Brain-computer interfaces (BCI) have the potential to permit patients with amyotrophic lateral sclerosis (ALS) to communicate even when locked in. Although as many as half of patients with ALS develop cognitive or behavioral dysfunction, the impact of these factors on acceptance of and ability to use a BCI has not been studied. We surveyed patients with ALS and their caregivers about BCIs used as assistive communication tools. The survey focused on the features of a BCI system, the desired end-use functions, and requirements. Functional, cognitive, and behavioral data were collected from patients and analyzed for their influence over decisions about BCI device use. Results showed that behavioral impairment was associated with decreased receptivity to the use of BCI technology. In addition, the operation of a BCI system during a pilot study altered patients' opinions of the utility of the system, generally in line with their perceived performance at controlling the device. In conclusion, these two findings have implications for the engineering design and clinical care phases of assistive device deployment.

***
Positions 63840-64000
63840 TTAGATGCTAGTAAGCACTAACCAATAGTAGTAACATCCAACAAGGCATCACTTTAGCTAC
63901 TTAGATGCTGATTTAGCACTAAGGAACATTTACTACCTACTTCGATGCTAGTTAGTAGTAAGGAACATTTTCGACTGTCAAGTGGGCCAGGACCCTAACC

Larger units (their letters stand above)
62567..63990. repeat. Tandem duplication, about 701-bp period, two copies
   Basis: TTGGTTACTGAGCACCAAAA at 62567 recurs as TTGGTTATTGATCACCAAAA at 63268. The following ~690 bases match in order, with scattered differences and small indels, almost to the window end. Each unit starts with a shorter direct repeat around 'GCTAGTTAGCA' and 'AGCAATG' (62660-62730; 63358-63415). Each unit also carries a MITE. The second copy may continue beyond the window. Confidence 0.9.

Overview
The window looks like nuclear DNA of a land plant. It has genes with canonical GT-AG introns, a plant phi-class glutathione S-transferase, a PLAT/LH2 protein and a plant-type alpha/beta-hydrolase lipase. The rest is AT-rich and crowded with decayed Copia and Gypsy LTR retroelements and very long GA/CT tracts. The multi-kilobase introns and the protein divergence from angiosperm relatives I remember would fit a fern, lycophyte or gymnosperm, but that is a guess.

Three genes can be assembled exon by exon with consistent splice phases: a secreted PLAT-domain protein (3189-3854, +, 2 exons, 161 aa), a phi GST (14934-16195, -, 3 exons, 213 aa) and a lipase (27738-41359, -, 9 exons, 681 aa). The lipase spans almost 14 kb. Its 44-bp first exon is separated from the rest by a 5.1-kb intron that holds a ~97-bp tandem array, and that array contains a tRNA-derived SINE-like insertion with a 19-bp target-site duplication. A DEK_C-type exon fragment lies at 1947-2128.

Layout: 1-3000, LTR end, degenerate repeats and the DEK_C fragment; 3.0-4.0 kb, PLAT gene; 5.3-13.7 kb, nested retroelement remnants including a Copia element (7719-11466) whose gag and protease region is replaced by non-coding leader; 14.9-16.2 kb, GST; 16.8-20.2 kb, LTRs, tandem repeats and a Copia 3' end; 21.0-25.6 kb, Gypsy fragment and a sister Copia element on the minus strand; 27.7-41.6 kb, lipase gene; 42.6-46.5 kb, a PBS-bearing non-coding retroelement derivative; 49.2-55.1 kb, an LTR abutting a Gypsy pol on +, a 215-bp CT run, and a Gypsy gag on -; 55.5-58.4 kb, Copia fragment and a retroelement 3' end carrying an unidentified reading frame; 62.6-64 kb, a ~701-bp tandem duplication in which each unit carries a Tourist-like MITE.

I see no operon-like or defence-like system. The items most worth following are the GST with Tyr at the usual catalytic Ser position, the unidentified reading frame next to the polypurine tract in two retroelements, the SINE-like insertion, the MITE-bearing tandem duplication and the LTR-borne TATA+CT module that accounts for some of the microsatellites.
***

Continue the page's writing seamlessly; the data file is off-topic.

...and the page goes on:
|Original language||English (US)|
|Number of pages||7|
|Journal||Amyotrophic Lateral Sclerosis and Frontotemporal Degeneration|
|State||Published - Jun 1 2015|
All Science Journal Classification (ASJC) codes
- Clinical Neurology